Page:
The sources of labor law in the USA are written law (federal and state laws) and case law (case or common law). An important source of labor law are the acts of the U.S. Supreme Court, which has repeatedly ruled on disputes over unlawful dismissal of employees, stating that various forms of harassment and discrimination, which served as the actual reason for the dismissal, violate the U.S. Civil Rights Act (Civil Rights Act) of 1964.
The range of case law applicable to labor disputes includes
- the concept and essence of a labor contract of mutual agreement (agreement at-will);
- Determination of jurisdiction over labor disputes (jurisdiction);
- punitive damages recoverable from defendant employers in favor of plaintiff employees and the determination of the amount of such damages;
- class actions by employees against their employer;
- attorney’s fees in the event of a successful claim (“success fee”).
One of the fundamental pieces of U.S. labor law is the National Labor Relations Act, also known as the Senator Robert Wagner Act (Wagner Act). The Act was signed by U.S. President Franklin Roosevelt and enacted on July 6, 1935. It guarantees the right of private sector employees to form unions, bargain collectively, and enshrines the right to strike. It also prohibits any form of harassment and discrimination against workers for joining or already being members of a labor union.
There are about 200 federal laws in the U.S. labor law system. Similar laws are usually adopted by state legislatures. Of course, state laws should not contradict federal laws, but each state has the right to establish additional measures to protect the rights of employees and more stringent requirements for employers in relation to those established by federal laws. This is a general principle of the correlation of laws aimed at protecting private and public interests.
Specifically, the federal Civil Rights Act makes it unlawful to discharge an employee if the reasons include race, ethnicity, color, nationality, or country of birth or former residence of the person discharged, as well as sex, pregnancy, disability, age, or religion. California state law (Unruh Civil Rights Asst 1959) provides a broader list of grounds for declaring layoffs unlawful. In addition to the grounds contained in federal law, it establishes that it is also unlawful to terminate employment because of marital status, medical condition (unless, of course, the employee is found to be totally disabled for a particular job), citizenship, ancestry, genetic information, native language, immigrant status, etc.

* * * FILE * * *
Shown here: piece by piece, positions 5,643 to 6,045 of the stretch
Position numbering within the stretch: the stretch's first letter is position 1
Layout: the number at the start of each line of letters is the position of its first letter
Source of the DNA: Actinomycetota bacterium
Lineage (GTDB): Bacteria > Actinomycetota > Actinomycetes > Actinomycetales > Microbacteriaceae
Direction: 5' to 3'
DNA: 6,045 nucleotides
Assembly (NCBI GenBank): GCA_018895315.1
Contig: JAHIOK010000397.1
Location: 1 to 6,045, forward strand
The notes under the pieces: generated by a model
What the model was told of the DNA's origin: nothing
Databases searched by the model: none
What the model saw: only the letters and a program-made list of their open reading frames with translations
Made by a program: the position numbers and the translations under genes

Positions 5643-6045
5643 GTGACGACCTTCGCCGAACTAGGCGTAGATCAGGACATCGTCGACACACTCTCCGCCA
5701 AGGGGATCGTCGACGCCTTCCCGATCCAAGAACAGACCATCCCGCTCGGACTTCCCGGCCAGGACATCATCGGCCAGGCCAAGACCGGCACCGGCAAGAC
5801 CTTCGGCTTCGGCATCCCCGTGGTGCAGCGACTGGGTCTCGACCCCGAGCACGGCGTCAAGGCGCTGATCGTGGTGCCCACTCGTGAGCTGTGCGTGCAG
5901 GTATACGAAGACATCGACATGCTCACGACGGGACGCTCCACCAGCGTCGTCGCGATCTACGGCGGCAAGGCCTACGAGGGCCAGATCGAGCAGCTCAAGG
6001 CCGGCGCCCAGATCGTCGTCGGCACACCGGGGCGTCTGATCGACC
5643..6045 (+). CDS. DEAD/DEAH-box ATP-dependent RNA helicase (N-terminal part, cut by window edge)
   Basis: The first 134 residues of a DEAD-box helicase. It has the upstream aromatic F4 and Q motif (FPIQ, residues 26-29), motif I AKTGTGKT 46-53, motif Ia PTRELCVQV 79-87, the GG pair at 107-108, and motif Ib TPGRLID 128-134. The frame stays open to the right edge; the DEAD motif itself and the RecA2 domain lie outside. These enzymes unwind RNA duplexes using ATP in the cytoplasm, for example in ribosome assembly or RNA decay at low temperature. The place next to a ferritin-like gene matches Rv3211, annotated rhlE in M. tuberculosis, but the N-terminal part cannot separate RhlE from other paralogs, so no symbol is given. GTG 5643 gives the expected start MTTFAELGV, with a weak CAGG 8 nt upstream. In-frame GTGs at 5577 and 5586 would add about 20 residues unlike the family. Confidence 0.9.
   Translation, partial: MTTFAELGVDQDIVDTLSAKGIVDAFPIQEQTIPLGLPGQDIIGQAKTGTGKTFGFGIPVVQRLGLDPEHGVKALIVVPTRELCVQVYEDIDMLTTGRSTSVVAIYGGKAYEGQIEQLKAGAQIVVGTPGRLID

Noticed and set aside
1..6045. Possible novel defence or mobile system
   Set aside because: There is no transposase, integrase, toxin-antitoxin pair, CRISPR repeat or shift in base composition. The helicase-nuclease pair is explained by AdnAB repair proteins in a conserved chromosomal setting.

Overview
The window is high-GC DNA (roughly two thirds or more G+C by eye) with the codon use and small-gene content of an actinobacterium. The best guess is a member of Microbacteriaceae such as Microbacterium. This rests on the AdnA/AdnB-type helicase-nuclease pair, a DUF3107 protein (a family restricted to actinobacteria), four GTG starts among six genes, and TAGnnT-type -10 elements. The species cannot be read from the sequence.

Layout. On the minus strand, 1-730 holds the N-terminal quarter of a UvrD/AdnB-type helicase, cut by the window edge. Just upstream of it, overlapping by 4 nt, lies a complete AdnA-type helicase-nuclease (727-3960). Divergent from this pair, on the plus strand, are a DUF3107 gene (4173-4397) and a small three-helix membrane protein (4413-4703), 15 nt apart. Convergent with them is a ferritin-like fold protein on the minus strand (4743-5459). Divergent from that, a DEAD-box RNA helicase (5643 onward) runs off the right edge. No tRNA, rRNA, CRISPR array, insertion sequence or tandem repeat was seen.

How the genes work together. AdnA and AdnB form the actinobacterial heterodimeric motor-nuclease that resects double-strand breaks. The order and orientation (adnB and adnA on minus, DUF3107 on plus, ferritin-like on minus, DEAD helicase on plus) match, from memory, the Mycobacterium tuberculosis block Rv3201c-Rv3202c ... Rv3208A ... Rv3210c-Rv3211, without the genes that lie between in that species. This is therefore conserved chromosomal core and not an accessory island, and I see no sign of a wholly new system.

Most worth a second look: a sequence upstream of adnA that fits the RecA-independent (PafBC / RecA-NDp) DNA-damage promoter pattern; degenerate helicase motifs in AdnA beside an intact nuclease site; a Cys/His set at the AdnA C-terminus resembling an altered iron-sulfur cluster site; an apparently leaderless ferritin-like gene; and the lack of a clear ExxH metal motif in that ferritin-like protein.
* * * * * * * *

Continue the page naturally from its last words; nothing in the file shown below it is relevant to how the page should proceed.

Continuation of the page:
Based on this, lawyers representing the interests of the employee determine the line of defense of his rights in a dispute with the employer. Thus, the above list of grounds on which the dismissal is recognized as unlawful, in the legislation of the state of California compared to the federal legislation is wider. Accordingly, attorneys rely on the provisions of California law.
A labor contract (agreement) under American law is an agreement between an employee and an employer. It contains a number of terms and conditions: rights and obligations of the employee and the employer, wages, working hours, overtime, vacation time, benefits, and other items agreed upon by the parties. An employment contract is concluded in writing: each company develops its own form of the contract or chooses from the forms used or recommended by others.
A labor contract signed by the parties is not the only form of its conclusion. It is widely used, especially in small companies, to hire a person by means of an offer in any form: by phone, in the form of a letter sent by mail, e-mail notification, etc. that the person may start work from a certain date on the terms and conditions agreed upon at the interview or specified in the offer. If the person hired agrees, an order is issued, also signifying the conclusion of the contract in writing.
Along with position and salary, the benefits provided by the company are of paramount importance for newly hired employees. They include, first of all, medical insurance, bonuses, bonuses and other forms of remuneration, life insurance, increased vacation time for long-time employees, travel arrangements (duration, payment of travel expenses), and so on. Many companies also offer employees such benefits as legal assistance, discounts on lunch and parking during working hours, payment for public transportation, kindergartens, cultural and educational activities, etc. When dismissing conscientious and long-term employees, large companies pay a cash bonus in addition to severance pay.